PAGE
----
If you look at the top cameras used on the Flickr photo-sharing site, you'll see four out of five of them are Apple iPhones. But with new camera technology debuting in its Pixel and Pixel XL phones on Tuesday, Google hopes to find a place in the hearts of photographers.
In an exclusive in-depth look at the new phones' cameras, the company offered a number of reasons it thinks its phones will attract creative types who've largely ignored the company's earlier Nexus line of phones.
The Pixel camera app is faster to launch and shoot, gives you better control and uses AI to find the best in a rapid-fire photo burst. A new 12-megapixel Sony image sensor locks focus sooner. Special-purpose Qualcomm processor hardware turns raw sensor data into a finished photo faster while lowering battery consumption.
But there's a bigger reason that more people could appreciate Pixel photography. This time, Google's fully controlled the Pixel design and now aims to make it a mass-market phone you'll see in stores and on the streets. Moving beyond Nexus' niche success with developers and Google fanboys is what Google needs to climb the Flickr ranks.
"The ambition is to build the best smartphone in the world," said Dave Burke, vice president of engineering for Android. "When we go from Nexus to Pixel, we want to have that much broader audience and hit the premium high end."
It's an immense change for Google, which until now relied on companies like Samsung, HTC and LG to make its Android phone software a marketplace success. Now Google designs the phone, buys its components, puts a "G" logo on the back, sells it and supports it. In short, Google is more like Apple, a single company that delivers it all.
Starting at $649 for a 32GB model, Pixels are priced same as the world's highest-profile phones, Apple's iPhone 7 and Samsung's Galaxy S7. The 128GB Pixel costs $749, and the corresponding Pixel XL models cost $769 and $869. If you like Google's sales pitch, you can order now, with the phones arriving in retail October 20.
One independent assessment, DxO Labs, gave the Pixel camera its highest-ever DxOMark Mobile score, 89, a point ahead of the Samsung Galaxy S7 and the HTC 10 and three points ahead of the iPhone 7. (DxO hasn't published iPhone 7 Plus results.)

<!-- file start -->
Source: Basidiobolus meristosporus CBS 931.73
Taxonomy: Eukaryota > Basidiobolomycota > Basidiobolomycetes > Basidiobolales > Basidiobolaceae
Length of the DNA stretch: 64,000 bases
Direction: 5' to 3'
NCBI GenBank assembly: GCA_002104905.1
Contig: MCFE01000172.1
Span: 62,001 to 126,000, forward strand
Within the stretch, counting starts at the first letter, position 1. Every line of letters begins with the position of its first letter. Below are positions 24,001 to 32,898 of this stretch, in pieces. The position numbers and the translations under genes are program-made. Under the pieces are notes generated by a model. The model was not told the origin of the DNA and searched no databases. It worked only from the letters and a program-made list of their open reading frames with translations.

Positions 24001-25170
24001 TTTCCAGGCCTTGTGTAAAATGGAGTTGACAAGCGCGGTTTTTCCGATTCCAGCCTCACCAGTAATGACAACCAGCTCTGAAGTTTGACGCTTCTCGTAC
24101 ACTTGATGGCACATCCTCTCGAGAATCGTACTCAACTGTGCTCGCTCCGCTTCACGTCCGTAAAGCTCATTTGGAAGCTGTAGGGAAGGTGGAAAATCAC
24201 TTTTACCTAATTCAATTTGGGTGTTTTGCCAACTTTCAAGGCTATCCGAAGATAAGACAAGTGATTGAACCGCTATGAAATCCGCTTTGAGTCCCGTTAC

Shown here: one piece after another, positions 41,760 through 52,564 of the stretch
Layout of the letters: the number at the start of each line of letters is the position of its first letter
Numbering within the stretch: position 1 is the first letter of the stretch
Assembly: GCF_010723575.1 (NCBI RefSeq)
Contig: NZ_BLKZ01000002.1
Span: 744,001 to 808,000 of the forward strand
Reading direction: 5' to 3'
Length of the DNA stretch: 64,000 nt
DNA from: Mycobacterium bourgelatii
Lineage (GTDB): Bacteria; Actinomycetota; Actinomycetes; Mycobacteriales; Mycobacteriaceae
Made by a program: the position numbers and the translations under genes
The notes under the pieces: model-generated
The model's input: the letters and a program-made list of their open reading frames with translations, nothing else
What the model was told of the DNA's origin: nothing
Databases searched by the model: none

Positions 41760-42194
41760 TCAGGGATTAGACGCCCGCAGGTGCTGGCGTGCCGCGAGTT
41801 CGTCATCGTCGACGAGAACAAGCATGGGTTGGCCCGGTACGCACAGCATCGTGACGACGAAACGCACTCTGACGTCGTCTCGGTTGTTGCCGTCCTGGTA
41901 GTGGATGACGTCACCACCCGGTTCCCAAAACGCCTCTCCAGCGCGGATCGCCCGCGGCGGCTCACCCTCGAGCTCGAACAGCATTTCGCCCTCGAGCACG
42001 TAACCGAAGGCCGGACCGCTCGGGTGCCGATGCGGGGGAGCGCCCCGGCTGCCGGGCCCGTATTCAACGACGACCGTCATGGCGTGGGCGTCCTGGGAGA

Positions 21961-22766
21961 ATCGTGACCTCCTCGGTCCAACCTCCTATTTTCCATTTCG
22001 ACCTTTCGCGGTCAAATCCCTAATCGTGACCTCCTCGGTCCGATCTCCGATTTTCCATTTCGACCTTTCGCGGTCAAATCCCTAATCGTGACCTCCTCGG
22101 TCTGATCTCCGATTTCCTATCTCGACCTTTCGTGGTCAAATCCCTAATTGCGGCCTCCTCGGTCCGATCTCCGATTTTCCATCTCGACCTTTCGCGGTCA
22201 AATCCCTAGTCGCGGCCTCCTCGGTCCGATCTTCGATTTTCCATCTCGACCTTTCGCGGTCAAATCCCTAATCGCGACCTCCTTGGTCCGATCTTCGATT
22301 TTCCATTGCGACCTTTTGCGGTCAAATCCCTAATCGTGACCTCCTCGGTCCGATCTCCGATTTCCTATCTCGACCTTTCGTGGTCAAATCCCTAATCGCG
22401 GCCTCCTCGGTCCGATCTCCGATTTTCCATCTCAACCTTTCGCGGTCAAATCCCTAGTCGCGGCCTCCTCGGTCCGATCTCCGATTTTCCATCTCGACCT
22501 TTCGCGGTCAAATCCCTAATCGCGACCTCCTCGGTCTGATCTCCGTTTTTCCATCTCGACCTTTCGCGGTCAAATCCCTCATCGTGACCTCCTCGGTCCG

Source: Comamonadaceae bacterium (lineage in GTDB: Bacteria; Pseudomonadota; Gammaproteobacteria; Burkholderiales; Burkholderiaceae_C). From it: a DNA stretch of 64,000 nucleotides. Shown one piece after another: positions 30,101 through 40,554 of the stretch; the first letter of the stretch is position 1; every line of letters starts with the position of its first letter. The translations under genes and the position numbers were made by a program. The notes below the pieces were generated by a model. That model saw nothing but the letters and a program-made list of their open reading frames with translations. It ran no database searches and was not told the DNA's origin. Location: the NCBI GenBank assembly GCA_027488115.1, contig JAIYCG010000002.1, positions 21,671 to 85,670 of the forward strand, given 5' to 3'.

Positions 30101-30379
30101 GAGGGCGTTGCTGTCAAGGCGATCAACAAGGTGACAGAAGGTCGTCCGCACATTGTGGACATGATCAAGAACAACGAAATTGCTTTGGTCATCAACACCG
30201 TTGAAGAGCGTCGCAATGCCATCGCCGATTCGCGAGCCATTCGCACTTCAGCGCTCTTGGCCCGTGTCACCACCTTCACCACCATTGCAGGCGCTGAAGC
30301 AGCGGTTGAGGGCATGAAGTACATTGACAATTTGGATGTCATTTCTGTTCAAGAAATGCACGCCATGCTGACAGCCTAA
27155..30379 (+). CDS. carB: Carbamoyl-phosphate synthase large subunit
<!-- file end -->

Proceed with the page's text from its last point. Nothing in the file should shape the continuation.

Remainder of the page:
Google's hardware link
A single electronic connection embodies Google's new approach. It links the image sensor with the motion and tilt sensors so the phone knows exactly how the camera is moving, updated 200 times each second.
That's crucial for one of the phone's big improvements, digital image stabilization that's now good enough to shoot smooth video while walking. That's in contrast to Apple's approach of stabilizing the actual physical camera component.
"Having full control over the whole stack made this possible," said Tim Knight, leader of Google's Android camera team, who started working with Sony in 2014.
The phone's image stabilization constantly crops and warps the image and repairs rolling-shutter artifacts commonly called the Jell-O effect. "If I shake the phone, it's rock solid," Burke said.
The iPhone 7 has the same 12-megapixel resolution as the Pixel, but Google's sensor is physically larger so each pixel -- 1.55 millionths of a meter across -- can gather more light. That helps in dim situations and compensates for the fact that the Pixel's f2.0 lens aperture doesn't let in as much light as the iPhone 7's f1.8 lens.
Last year's Nexus 6P and Nexus 5X had good image sensors but were too slow to compete. But the Pixels beats the Apple iPhone 6S, iPhone 7 and Samsung Galaxy S7, Burke said.
Launching the camera app is 40 percent faster than with the higher-end Nexus 6P, partly because Android 7.1 software loads the camera app into memory in advance. Taking the photo is 74 percent faster, Knight said.
New chips help. Sony's new IMX378 adds autofocus technology so Pixels lock focus 70 percent faster than a Nexus 6P, Knight said. And Google spent two years tailoring its Halide image-processing software to exploit Qualcomm's Hexagon technology.
Android 7.1 also brings camera app improvements. There's no more stutter if you rotate the camera from portrait to landscape orientation. Pressing and holding on the screen locks exposure and focus on the point you picked, and tapping again resets it. Sliding your finger up and down after setting focus brightens or darkens exposure.
Another performance boost comes from the fact that the camera continuously shoots 30 frames per second. When you tap the shutter button, the camera app grabs up to 10 frames out of memory and combines them into a single shot. It's a refined version of the HDR+ (high dynamic range) technology that Google already ships.
"The goal was to maintain quality but improve speed," Knight said.
By circulating images through memory constantly, the Pixel also lets you take rapid-fire shots. Once it's got a focus lock, it'll take pictures about as fast as you can tap the shutter button.
Smart burst and AI
When you capture a sequence, a feature called smart burst presents you with what it thinks are the best options to make it easier to delete the duds.
Shooting so much could fill your phone's storage. But if you max out your Pixel, Google will shuffle the oldest photos and videos, in original quality, to its cloud storage for free for the life of the device.
Smart burst uses a type of artificial intelligence technology to decide which shots are best. More such AI effectively stabilizes low-light photos by picking the sharpest "lucky shot" frames taken when you happened to be between wobbles. AI also sets the exposure, Knight said.
It's all possible because Google now fully controls all the hardware and software. "It's our phone, our product," Burke said.